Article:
Dadgum Dog and a Drey

Pine Squirrels (Photo by Steven Den)

By Bear, Critters, and Steve Den

“If there are no dogs in Heaven, then when I die I want to go where they went.”
-Will Rogers

We thank neighbors Kathy and puppy Piper for their inspiration.

This short story is about pine squirrels up here in our yard in Poudre Park this summer (2021)…pups, does, bucks, and my puppy Bear. Colorado is home to nine squirrels, but only three tree squirrels: fox squirrel, Abert’s squirrel, and the pine squirrel. We’ve had all three frequent our yard through the years. Squirrels are nature’s foresters.  Researchers have found tree squirrels don’t remember where they buried 10% of their seeds and nuts. Squirrels are in the family Sciuridae which comes from two words: skia which means ‘shadow’ and oura which means ‘tail’. This describes a squirrel relaxing in the shadow of its tail.

For the first time in thirty-five years, we had a pair of pine squirrels nest in our yard in one of our nest boxes out back along the Poudre River. We took this photograph of two young pine squirrels (pups or kits) in our nest box. Poudre Park lies in a ponderosa pine forest surrounded by the Roosevelt National Forest named after President Theodore “Teddy” Roosevelt. In 1897, this forest was part of the Medicine Bow Forest Reserve. In 1910, it was called the Colorado National Forest. Then in 1932 President Hoover renamed it in honor of Teddy, who passed away in 1919, since he was largely responsible for its preservation.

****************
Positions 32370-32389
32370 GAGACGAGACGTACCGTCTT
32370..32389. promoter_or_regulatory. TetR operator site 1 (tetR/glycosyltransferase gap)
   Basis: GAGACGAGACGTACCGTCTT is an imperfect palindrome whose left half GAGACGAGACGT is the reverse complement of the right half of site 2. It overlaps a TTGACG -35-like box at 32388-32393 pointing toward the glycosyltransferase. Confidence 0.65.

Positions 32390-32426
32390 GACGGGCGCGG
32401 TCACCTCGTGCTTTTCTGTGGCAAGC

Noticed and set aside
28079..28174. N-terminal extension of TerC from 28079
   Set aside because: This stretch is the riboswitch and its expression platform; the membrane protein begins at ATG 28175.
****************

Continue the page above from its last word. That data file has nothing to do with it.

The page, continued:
Now, back to that dadgum dog and the drey. Throughout this forest fire smoke-filled summer, Bear and I had several encounters out back along the river with Petie, an adult pine squirrel. Not sure if Petie is a buck (male) or a doe/sow (female) since they both appear alike in shape, size and color. We use the word dadgum (aka: puzzling) because Petie and Bear bonded much closer than Petie and me. Petie would slink down the trunk of a nearby pondo (ponderosa pine tree) and absolutely chatter and chew me out daily…very defensive and seemingly territorial behavior. Meanwhile, Bear and Petie would come quietly nose-to-nose very calmly each day. I was puzzled but figured it was some kind of critter-to-critter bonding thing.

One afternoon out on the deck recently, I heard a rather wimpy pine squirrel chatter and looked downstream and up a backyard pondo. By golly I saw three young pine squirrels in one of our nest boxes attempting to chatter…awesome! I knew it had finally come full circle…all summer long, Petie was defending his nesting territory. Oh, by the way, a squirrel’s nest is called a drey.

Did you like what you just read?

Show your support for Local Journalism by helping us do more of it. It's a kind and simple gesture that will help us continue to bring stories like this to you.

Click to Donate

Be the first to comment

Leave a Reply